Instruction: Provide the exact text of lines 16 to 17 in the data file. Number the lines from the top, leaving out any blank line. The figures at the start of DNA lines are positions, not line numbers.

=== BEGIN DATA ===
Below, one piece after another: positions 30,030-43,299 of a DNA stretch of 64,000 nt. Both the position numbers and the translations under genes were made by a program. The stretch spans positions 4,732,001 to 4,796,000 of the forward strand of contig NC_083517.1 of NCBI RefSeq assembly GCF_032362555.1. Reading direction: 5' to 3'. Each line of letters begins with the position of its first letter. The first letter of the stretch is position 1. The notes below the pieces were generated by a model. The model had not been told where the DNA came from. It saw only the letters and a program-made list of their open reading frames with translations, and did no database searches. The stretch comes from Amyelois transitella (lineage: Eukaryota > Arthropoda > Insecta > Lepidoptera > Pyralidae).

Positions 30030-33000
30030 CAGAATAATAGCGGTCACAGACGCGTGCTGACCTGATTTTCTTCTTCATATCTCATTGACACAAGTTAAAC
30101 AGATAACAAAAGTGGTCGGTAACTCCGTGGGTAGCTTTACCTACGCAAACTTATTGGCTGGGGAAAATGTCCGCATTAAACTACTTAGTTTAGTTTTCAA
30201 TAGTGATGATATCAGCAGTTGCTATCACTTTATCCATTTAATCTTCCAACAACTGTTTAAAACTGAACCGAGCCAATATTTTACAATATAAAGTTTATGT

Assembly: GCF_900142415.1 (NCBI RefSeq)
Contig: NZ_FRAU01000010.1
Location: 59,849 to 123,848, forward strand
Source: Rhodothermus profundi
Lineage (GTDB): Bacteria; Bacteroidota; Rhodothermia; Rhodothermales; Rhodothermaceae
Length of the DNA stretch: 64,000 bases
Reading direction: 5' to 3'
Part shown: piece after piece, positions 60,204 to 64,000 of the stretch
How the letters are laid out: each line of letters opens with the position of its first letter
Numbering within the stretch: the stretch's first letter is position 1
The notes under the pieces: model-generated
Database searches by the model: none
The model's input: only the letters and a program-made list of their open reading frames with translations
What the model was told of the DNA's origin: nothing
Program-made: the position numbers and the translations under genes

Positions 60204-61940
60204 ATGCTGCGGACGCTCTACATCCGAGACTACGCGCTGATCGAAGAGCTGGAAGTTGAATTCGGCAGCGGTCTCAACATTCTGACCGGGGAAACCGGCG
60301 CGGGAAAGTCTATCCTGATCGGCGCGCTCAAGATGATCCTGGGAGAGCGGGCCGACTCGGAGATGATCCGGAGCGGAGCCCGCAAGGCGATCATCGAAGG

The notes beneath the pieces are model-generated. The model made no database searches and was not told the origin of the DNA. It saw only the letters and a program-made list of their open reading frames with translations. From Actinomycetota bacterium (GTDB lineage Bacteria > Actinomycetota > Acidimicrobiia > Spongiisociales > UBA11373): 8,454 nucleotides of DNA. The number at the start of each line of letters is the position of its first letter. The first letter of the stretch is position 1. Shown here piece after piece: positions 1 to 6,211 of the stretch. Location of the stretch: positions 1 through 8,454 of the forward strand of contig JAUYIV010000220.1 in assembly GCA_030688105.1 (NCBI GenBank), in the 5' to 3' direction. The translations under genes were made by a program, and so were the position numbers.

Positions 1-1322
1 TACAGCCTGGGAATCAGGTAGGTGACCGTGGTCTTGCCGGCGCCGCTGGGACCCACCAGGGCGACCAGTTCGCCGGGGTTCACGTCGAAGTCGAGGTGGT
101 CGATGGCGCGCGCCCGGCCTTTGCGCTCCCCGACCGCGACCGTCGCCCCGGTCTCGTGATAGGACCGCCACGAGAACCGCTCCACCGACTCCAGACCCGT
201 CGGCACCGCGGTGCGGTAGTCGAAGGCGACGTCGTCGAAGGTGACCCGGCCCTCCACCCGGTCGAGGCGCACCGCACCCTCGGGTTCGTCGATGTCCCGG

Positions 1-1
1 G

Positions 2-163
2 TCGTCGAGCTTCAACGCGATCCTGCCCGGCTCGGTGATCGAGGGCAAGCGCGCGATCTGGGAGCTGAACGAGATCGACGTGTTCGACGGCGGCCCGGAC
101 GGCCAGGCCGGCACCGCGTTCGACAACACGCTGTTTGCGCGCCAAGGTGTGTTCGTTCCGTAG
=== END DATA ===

The notes under the pieces: model-generated
Database searches by the model: none